Due to an engine leak, Saturday’s (Sept. 3) second launch attempt of NASA’s Artemis “giant moon rocket” was postponed by more than a month, most likely until mid-October.
The 30-story Space Launch System (SLS), which is part of the enormous Artemis 1 rocket, will be hauled back to the vehicle assembly facility, and the next launch window won’t open until at least early October, according to NASA.
Both Artemis 1 launch attempts have been scrubbed by technical issues. The first attempt was called off because of a failure to cool one of the RS-25 engine’s four core-stage engines to a safe temperature in time for liftoff. NASA declared that it had fixed the problem, which the agency said was caused by a faulty sensor that incorrectly reported the temperature inside the engine as being much higher, and much further from flight-ready, than it actually was.
Part of NASA’s wider Artemis program is the Artemis 1 mission, which will take the Orion spacecraft up to 40,000 miles beyond the moon and return. The Artemis 1 mission will be followed by the 2024 and 2025–2026 Artemis 2 and Artemis 3 missions, respectively. With a four-person human crew, Artemis 2 will travel in the same manner as Artemis 1, and Artemis 3 will send the first woman and person of color to set foot on the lunar south pole. According to Nelson, the initial launch’s delay won’t have an impact on the program’s remaining schedule.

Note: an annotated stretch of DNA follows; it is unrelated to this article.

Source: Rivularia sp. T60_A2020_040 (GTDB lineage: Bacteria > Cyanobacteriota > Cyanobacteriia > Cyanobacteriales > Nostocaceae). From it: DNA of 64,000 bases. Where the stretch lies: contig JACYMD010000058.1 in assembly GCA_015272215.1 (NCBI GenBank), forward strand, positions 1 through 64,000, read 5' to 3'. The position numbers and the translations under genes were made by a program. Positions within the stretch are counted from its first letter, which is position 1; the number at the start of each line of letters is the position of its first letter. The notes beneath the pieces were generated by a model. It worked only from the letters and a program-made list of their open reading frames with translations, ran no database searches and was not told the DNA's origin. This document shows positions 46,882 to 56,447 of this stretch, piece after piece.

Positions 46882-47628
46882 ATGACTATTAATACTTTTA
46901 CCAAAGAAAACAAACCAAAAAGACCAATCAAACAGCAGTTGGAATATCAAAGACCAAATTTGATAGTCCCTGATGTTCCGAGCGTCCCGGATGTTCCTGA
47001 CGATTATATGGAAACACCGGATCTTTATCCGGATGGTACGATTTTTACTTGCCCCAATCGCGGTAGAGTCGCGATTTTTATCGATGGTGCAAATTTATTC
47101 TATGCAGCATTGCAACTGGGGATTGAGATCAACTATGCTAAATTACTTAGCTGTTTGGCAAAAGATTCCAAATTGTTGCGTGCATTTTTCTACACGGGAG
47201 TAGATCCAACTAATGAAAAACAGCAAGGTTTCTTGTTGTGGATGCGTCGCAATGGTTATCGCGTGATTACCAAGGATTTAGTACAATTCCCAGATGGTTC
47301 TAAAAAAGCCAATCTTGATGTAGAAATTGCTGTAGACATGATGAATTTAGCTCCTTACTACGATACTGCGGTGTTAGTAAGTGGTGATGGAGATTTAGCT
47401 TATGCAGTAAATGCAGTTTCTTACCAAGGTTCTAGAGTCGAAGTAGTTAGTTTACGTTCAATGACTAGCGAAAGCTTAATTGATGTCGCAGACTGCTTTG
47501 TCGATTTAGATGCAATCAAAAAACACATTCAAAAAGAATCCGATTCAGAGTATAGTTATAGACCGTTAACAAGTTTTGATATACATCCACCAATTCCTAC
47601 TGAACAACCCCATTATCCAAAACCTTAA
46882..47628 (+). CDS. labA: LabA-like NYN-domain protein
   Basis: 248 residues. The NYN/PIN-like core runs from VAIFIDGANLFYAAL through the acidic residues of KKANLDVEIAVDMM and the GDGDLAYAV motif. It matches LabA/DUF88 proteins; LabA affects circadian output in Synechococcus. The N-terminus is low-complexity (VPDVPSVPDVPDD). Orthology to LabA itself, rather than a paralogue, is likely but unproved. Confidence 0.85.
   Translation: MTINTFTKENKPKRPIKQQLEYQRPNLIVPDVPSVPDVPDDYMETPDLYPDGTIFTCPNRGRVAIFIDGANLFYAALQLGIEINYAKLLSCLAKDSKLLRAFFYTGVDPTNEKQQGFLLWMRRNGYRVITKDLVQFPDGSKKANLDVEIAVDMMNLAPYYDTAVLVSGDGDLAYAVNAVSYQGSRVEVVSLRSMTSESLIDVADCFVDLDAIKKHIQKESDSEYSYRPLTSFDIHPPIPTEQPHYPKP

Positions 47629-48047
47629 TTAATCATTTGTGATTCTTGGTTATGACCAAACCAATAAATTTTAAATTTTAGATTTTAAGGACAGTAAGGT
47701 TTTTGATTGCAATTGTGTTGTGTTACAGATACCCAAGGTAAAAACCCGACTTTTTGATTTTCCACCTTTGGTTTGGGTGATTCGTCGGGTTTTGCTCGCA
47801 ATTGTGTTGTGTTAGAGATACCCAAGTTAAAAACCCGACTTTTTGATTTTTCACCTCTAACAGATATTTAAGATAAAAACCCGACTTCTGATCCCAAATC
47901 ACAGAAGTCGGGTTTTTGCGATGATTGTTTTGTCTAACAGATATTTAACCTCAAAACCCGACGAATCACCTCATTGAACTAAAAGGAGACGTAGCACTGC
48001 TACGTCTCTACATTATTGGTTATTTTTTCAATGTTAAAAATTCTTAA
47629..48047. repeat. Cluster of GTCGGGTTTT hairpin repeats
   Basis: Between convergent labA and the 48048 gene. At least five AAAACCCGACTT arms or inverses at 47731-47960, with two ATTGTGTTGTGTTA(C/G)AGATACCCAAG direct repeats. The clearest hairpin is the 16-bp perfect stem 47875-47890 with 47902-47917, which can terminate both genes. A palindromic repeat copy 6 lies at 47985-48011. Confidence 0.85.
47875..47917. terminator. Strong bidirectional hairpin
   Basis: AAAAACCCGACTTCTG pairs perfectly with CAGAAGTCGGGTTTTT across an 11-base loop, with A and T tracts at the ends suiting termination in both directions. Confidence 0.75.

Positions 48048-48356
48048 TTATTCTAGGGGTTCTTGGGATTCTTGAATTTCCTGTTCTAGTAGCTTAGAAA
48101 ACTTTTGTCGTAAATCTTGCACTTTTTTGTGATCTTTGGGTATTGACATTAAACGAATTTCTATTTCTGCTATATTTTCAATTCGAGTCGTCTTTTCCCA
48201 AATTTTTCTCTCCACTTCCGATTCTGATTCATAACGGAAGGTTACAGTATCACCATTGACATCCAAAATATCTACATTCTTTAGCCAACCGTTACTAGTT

Months before the planned launch, NASA’s moon rocket encountered technical problems. A broken helium valve and a liquid hydrogen leak prevented the rocket from being ready for ignition during the wet dress rehearsal in April. As a result, NASA decided to launch the rocket without doing a complete prelaunch test of the rocket’s assembled engines out of fear of further delays. Nevertheless, there have been delays.
However, according to NASA, the expensive Artemis program is worthwhile since it will promote technical advancement and represent a significant advancement in humankind’s cosmic exploration.